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Effective Email Communication in the Workplace Drives Business

6 min read

Despite rumors you may have heard of email being dead, it’s very much alive. In fact, a whopping 86% of professionals prefer email over other forms of communication. The ability to deliver effective email communication in the workplace, therefore, remains an essential business skill.

Reasons for email’s ongoing popularity include:

  1. Email provides an easily searchable virtual paper trail of conversations and interactions.
  2. Email is accessible from anywhere with an internet connection.
  3. Email allows a message to be communicated to several recipients at once.
  4. Email gives recipients time to think about the content and thoughtfully respond to it.

The fact that many professionals do not buy into a “faster is better” mentality, which real-time chat platforms like Slack and other, newer forms of communication necessitate, is also contributing to email’s popularity. In addition, many professionals do not appreciate the invasiveness of real-time chat, which is requiring companies to establish rules and boundaries regarding its usage. Real-time chat is also not effective for companies that have global teams in different time zones.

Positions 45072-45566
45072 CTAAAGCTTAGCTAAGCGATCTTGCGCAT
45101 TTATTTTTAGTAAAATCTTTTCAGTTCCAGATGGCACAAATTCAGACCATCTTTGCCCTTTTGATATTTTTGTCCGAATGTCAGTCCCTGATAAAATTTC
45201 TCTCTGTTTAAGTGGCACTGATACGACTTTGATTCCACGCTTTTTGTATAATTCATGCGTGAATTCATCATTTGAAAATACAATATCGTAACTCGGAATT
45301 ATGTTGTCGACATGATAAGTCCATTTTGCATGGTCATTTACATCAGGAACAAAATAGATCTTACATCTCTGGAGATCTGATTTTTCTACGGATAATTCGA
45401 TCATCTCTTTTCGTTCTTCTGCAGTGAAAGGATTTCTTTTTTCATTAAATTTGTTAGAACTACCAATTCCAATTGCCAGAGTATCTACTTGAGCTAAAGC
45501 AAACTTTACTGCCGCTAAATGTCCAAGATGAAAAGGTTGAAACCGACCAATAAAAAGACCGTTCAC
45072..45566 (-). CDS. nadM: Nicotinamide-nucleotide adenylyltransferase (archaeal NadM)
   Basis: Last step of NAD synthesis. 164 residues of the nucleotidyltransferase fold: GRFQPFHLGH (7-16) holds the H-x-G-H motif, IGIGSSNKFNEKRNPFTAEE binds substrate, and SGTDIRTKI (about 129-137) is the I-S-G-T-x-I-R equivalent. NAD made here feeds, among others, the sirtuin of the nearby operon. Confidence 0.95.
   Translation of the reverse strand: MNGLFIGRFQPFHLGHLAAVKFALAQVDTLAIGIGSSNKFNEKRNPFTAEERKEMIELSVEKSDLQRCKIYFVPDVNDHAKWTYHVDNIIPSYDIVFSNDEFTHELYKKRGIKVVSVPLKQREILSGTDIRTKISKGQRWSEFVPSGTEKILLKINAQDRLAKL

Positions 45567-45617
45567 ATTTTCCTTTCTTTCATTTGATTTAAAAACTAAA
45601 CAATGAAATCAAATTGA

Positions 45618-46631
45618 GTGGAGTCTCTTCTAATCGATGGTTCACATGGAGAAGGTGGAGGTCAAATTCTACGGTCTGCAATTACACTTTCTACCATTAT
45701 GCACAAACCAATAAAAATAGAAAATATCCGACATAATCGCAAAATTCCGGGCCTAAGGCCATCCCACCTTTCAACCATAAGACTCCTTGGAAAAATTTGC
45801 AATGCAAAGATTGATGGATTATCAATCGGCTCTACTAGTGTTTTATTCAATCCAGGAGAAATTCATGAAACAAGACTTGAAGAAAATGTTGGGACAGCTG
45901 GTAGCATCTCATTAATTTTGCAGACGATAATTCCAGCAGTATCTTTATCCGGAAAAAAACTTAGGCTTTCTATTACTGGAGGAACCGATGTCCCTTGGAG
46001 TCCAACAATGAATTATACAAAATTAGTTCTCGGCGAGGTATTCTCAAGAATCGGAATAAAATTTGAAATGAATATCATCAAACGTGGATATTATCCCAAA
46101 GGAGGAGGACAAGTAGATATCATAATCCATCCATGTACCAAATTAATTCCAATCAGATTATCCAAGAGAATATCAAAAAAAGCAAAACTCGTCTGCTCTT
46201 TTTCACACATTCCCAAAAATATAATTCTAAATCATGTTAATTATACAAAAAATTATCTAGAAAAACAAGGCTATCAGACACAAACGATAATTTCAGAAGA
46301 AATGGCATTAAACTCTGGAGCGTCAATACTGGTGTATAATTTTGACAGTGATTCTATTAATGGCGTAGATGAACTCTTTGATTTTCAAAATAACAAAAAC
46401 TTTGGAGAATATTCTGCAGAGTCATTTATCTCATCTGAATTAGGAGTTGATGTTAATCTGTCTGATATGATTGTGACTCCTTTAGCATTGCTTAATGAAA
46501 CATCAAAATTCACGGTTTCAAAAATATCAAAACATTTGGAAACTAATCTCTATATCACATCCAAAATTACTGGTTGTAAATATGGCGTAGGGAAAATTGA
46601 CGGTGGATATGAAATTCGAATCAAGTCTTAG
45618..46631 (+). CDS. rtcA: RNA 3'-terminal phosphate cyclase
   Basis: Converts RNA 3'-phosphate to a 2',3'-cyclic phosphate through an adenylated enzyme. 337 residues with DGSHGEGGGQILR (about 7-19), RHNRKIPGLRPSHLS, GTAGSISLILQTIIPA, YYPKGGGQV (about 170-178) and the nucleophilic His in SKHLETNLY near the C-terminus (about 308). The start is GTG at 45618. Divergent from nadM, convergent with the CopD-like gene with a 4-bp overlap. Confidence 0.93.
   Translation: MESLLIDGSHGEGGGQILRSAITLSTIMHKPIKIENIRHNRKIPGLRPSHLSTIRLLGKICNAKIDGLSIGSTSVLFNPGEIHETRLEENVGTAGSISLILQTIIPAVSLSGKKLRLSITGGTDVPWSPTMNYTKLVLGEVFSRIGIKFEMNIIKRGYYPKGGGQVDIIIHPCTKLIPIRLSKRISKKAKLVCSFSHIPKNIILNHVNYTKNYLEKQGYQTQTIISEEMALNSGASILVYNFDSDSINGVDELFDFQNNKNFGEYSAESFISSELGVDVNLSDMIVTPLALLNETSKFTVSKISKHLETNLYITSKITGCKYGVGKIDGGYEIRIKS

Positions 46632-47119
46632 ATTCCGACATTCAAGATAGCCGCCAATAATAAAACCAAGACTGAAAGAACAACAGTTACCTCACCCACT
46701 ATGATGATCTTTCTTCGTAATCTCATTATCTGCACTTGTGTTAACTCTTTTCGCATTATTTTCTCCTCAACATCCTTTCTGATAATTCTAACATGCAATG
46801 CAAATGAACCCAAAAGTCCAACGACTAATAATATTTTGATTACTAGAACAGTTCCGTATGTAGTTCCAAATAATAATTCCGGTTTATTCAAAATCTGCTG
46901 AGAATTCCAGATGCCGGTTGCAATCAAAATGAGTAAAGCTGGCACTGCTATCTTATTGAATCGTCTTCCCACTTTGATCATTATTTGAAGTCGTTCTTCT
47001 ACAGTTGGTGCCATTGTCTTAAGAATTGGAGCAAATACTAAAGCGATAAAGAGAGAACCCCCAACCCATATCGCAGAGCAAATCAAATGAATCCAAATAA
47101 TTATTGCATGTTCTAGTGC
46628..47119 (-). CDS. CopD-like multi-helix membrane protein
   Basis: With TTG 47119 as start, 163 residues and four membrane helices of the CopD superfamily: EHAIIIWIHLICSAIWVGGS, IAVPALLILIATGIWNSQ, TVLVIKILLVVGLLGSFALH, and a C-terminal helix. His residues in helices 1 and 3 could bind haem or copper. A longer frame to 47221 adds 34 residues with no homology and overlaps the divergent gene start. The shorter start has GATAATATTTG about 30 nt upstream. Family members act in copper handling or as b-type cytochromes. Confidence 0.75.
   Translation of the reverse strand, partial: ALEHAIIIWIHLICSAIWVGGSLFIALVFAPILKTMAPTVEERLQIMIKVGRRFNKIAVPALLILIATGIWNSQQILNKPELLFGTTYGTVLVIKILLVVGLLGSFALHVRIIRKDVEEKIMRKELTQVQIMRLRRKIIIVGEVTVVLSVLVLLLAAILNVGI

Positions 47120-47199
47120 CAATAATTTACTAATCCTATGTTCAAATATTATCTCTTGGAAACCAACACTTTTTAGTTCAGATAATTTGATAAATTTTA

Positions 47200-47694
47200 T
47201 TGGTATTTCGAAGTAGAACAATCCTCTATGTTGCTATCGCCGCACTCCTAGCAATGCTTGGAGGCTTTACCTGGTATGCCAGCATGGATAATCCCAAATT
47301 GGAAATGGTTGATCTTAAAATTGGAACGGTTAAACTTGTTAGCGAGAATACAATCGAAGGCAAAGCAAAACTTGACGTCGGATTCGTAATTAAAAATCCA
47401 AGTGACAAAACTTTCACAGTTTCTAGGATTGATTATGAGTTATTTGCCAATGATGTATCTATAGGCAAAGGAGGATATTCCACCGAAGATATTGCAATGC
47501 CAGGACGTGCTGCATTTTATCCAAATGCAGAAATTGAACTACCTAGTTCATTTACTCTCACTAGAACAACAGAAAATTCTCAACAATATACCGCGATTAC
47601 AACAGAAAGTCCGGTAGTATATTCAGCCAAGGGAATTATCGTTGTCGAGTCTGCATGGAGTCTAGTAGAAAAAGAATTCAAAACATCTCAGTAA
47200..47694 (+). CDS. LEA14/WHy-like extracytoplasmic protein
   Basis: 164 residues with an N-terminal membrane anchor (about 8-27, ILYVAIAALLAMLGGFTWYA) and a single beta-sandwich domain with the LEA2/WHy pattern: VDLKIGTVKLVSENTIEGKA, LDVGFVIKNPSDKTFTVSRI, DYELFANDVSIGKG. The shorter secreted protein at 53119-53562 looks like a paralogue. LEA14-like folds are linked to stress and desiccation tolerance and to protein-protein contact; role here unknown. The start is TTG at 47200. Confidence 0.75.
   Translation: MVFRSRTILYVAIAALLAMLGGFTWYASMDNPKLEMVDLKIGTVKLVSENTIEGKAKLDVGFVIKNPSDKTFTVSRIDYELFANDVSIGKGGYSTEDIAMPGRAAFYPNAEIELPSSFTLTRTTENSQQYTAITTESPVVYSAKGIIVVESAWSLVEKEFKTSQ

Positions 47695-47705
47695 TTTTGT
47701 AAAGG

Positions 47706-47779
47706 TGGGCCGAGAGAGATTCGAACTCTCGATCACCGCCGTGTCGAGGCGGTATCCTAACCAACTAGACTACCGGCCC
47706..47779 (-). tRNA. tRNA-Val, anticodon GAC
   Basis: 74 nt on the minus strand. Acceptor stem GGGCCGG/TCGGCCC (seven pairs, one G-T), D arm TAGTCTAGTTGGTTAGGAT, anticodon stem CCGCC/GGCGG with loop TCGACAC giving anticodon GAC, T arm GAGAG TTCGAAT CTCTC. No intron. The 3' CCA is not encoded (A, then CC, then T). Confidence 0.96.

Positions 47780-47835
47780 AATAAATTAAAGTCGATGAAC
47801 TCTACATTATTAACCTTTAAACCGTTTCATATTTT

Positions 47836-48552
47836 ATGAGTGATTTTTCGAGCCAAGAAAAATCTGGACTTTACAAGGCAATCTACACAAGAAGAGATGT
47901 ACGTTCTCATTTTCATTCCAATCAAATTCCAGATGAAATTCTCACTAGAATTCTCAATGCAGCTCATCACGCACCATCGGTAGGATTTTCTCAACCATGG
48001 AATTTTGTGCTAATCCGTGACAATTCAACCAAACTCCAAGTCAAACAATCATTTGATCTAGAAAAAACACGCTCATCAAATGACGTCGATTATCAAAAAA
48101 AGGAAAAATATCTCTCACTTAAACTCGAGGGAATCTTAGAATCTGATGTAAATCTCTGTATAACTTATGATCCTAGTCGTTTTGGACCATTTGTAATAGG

Read on to learn more about effective email communication.

Why the Ability to Write an Effective Email Matters

The content and tone of emails have a far-reaching impact.

  • Personal Brand: How well you write emails affects how you are perceived. The emails you write are a representation of you that gets forwarded around, printed, and talked about. Imagine every email you’ve ever sent printed out and stored in a binder. Would you be happy with the way you come across? Do they capture the personal brand you wish to convey?
  • Profitability: Emails impact businesses’ bottom line. When written well, they increase productivity by ensuring that a desired goal is achieved. When badly written, they can slow down productivity.
  • Corporate Culture: Emails with poor tones that are incomplete and unclear can feed feelings of disengagement, paranoia, and distrust. Such feelings can lead to staff turnover.

5 Tips for Writing a Well-Constructed Email

Being a clear and effective communicator takes planning. When writing an email, it’s important to ensure it encompasses the following elements:

    1. To the Point: To match increasingly short attention spans, emails must be as concise as possible.